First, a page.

a seat at the table
My practice explores a set of interrelated themes such as identity, race, history and ancestry. This work is centred around African hair. I noticed that when doing my haircare routine, the set-up looked like a shrine with all the materials laid out. I wanted to bring about the idea of styling African hair as a ritualistic experience.
Traditionally worn by enslaved women and labourers, the Durag promoted the development of waves and braids, among other styles. It was exclusively functional until the 90s, where it became a symbol of Black Culture. The Durag suddenly took on a “criminal association”, seen as lower class. But now black communities are taking charge to reclaim the Durag and redefine it. In music, art and fashion, the Durag is seen as a symbol of identity, resistance, and a tribute to black culture.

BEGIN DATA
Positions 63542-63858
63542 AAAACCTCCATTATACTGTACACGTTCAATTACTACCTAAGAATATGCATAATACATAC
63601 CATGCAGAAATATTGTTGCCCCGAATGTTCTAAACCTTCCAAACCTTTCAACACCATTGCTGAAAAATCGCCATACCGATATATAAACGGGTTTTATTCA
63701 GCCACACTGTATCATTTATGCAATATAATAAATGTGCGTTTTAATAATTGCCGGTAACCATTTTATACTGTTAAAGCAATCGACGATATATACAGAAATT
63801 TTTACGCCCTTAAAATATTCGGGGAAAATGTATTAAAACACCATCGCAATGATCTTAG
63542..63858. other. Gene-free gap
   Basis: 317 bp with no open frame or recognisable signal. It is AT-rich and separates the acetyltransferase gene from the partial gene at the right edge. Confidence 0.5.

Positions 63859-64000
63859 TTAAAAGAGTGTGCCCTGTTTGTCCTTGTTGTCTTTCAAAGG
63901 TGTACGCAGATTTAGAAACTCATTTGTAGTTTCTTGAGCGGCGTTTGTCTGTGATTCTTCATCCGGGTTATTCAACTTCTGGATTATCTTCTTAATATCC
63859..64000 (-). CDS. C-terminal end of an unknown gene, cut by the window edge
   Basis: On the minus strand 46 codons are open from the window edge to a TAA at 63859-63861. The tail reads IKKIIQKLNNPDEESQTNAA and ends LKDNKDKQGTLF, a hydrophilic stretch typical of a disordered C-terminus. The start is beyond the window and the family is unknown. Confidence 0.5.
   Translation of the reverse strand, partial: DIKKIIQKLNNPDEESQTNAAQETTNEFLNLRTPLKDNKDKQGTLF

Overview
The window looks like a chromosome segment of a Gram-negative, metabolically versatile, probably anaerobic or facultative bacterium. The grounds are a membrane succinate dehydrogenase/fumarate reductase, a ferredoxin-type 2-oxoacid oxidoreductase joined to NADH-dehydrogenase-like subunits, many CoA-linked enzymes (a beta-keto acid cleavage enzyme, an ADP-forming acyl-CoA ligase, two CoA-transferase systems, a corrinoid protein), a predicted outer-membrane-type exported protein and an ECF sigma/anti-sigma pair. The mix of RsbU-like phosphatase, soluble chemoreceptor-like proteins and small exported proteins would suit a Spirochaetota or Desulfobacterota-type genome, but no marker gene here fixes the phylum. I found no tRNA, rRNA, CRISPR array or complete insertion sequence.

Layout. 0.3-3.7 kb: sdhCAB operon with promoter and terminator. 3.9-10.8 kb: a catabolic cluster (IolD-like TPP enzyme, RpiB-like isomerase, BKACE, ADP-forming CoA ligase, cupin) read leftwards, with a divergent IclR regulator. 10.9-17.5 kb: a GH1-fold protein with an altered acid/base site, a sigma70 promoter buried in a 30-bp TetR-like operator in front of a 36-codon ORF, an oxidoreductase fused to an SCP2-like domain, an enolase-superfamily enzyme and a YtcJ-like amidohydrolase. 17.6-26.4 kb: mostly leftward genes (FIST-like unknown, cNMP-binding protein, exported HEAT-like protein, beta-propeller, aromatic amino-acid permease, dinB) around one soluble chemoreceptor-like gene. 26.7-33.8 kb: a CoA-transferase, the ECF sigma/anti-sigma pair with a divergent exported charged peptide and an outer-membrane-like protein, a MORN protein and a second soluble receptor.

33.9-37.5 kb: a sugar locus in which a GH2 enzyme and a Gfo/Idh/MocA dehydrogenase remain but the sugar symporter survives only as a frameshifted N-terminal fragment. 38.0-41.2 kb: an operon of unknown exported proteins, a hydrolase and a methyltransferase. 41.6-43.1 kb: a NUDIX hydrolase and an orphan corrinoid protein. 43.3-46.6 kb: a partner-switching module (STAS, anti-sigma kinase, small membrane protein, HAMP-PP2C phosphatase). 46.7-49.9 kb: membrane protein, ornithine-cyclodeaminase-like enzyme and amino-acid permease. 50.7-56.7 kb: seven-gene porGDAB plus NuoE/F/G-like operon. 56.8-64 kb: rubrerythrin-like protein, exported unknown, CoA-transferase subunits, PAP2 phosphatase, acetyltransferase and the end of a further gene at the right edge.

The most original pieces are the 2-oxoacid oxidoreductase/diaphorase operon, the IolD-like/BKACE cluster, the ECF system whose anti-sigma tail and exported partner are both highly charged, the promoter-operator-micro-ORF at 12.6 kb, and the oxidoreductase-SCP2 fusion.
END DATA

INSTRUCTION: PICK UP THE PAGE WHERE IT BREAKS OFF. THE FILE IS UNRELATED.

My work brings about the idea that this tainted fabric has been now reclaimed as a symbol of power. Despite its practical uses, if we remove all the misconceptions, we will find that at the most basic level, it's just self-maintenance cloth that is fundamental to black culture and African hair.